Advisory: The National Aquarium is a private nonprofit organization and remains open during the federal government shutdown.

Building Climate Change-Resilient Seashores

Not long after Hurricane Matthew made landfall in Virginia Beach last month, the National Aquarium hosted our annual community restoration event to strengthen coastal sand dunes as a frontline defense in the face of climate change. 

Published November 10, 2016

Spanning over 1,100 acres of highlands, marshes, coastal beaches and sand dunes located just 5 miles south of the Virginia Beach resort area, the Naval Air Station Oceana Dam Neck Annex’s (NASO DNA) mission is to attain the highest level of fleet readiness. This mission is closely tied to the stability of beach and dune lands. Coastal sand dunes have the ability to absorb stress from wave energy and shift or “adapt” over time, which makes the shoreline more resilient to climate change impacts. Without the natural protection that the sand dunes provide, the Naval base and surrounding community areas would be much more vulnerable to erosion, flooding and other threats associated with climate change, jeopardizing their ability to support national security objectives.


The National Aquarium has worked at NASO DNA over the last nine years, engaging military personnel, staff from the Virginia Aquarium & Marine Science Center and community volunteers to strengthen sand dunes as a frontline defense from climate change impacts. Volunteers and partners restore coastal ecosystems along the three-mile stretch, reinforcing dunes by installing fencing to promote rapid sand accumulation and by planting vegetation native to the mid-Atlantic region to secure that sand in place. planting-seagrasses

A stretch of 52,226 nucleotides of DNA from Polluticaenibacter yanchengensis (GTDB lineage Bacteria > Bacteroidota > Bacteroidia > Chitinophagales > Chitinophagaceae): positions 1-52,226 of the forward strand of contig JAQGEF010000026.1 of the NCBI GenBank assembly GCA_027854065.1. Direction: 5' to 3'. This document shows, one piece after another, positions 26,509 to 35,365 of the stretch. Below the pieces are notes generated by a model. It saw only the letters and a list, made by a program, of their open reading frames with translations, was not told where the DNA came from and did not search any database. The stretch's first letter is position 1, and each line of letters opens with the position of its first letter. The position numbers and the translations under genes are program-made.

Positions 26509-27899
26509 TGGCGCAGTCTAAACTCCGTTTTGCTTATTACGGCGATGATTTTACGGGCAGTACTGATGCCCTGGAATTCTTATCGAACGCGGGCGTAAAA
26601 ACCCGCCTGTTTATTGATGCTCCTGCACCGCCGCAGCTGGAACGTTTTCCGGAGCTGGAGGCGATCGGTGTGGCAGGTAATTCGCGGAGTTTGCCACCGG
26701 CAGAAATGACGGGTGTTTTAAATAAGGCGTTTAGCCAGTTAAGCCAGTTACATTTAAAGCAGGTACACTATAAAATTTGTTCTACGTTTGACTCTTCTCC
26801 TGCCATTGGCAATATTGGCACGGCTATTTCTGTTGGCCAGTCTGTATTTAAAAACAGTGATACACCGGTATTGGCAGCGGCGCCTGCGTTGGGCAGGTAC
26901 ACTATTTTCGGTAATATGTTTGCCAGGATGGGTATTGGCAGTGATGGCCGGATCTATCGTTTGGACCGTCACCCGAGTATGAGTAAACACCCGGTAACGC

Thanks to funding provided by the Department of Defense and National Public Lands Day, the National Aquarium recently hosted this year’s four-day community restoration event, during which 32,300 grasses and shrubs were planted along the dunes. Since 2007, 934 volunteers have contributed to this project by planting a combined total of 364,744 grasses and shrubs.

The 2016 event was made more special because planting included seed from the area’s native sea oat (Uniola paniculata), collected two years ago during the 2014 restoration event, and grown over two years by Pinelands Nursery in Columbus, NJ. We are honored to work with partners and volunteers along the Eastern seaboard to increase coastal resiliency to climate change.seagrass-planted 

Want to do your part to help protect our coastal habitats? Learn more about our conservation programs here. 

Previous Post

Featured Stories

Baby striped burrfish Animal Update: Baby Striped Burrfish

The National Aquarium is now caring for three baby striped burrfish!

Read the full story

Cold-stunned turtle patient Animal Rescue Update: Cold-Stunned Sea Turtles

The 32 cold-stunned rescue sea turtles in the National Aquarium’s care are improving after a few weeks under the watchful eyes of our staff.

Read the full story

Related Stories

Rescue to Release, Part 1: Is Climate Change Increasing Cold-Stunned Turtles?

Published January 17, 2019

End of Year Roundup: Conservation Wins (Part 2)

Published December 05, 2018